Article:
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Restricted access: spatial sequestration of damaged proteins during stress and aging

Review article
Authors Sandra Malmgren Hill
Sarah Hanzén
Thomas Nyström
Published in Embo Reports
Volume 18
Issue 3
Pages 377-391
ISSN 1469-221X
Publication year 2017
Published at Institute of Biomedicine
Pages 377-391
Language en
Links doi.org/10.15252/embr.201643458
Keywords aging, asymmetric division, protein aggregates, protein quality control, vesicle trafficking, spatial, alpha-synuclein aggregation, life-span extension, quality-control, saccharomyces-cerevisiae, molecular chaperones, misfolded proteins, actin cytoskeleton, asymmetric inheritance, mutant huntingtin, oxidative, stress, Biochemistry & Molecular Biology, Cell Biology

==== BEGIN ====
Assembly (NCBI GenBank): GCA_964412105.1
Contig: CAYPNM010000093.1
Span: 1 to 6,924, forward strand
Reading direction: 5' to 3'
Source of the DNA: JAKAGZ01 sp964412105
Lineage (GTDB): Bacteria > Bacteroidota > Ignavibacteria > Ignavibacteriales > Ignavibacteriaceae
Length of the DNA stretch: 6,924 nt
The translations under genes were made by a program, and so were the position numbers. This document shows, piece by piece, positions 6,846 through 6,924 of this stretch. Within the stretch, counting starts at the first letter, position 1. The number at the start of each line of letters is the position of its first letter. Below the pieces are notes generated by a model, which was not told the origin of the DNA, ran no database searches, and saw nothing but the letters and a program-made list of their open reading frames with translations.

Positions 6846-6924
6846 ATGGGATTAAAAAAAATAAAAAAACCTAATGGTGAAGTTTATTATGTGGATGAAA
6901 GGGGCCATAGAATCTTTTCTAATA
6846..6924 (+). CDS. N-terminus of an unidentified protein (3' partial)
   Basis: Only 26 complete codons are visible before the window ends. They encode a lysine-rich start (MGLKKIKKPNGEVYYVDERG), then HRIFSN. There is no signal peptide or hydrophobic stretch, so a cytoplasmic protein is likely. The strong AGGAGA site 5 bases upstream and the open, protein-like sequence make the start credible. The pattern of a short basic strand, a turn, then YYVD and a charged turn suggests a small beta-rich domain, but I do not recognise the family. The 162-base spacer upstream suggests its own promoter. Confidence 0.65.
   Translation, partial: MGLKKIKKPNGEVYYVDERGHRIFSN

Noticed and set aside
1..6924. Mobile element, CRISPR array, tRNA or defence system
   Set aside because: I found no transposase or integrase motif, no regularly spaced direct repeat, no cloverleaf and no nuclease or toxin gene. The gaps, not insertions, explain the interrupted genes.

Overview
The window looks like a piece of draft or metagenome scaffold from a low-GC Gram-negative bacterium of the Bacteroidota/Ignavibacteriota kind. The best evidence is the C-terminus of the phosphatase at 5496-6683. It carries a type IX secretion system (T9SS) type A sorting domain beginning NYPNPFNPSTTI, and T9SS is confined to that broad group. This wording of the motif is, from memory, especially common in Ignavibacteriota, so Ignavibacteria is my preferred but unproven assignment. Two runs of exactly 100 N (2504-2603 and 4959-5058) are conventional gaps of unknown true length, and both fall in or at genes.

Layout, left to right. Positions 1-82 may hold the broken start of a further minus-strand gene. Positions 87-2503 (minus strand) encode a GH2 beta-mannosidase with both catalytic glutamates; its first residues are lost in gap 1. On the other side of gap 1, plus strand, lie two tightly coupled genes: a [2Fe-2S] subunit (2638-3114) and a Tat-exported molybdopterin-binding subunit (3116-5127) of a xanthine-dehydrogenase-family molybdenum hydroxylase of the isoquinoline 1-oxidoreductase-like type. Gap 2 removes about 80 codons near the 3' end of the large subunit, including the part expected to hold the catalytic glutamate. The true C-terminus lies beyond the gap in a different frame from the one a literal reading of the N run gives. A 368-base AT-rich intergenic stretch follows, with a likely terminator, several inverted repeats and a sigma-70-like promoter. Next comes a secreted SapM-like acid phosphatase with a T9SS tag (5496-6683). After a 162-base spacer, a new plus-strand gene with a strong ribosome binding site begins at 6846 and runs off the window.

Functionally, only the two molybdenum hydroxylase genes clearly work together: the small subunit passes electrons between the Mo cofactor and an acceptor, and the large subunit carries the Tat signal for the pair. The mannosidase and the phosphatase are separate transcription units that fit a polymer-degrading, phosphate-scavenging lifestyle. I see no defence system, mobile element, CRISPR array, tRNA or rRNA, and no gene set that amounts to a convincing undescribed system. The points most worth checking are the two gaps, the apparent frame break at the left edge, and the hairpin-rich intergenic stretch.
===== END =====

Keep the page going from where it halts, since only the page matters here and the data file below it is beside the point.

Subject categories Cell Biology, Biochemistry and Molecular Biology

Abstract

The accumulation of damaged and aggregated proteins is a hallmark of aging and increased proteotoxic stress. To limit the toxicity of damaged and aggregated proteins and to ensure that the damage is not inherited by succeeding cell generations, a system of spatial quality control operates to sequester damaged/aggregated proteins into inclusions at specific protective sites. Such spatial sequestration and asymmetric segregation of damaged proteins have emerged as key processes required for cellular rejuvenation. In this review, we summarize findings on the nature of the different quality control sites identified in yeast, on genetic determinants required for spatial quality control, and on how aggregates are recognized depending on the stress generating them. We also briefly compare the yeast system to spatial quality control in other organisms. The data accumulated demonstrate that spatial quality control involves factors beyond the canonical quality control factors, such as chaperones and proteases, and opens up new venues in approaching how proteotoxicity might be mitigated, or delayed, upon aging.

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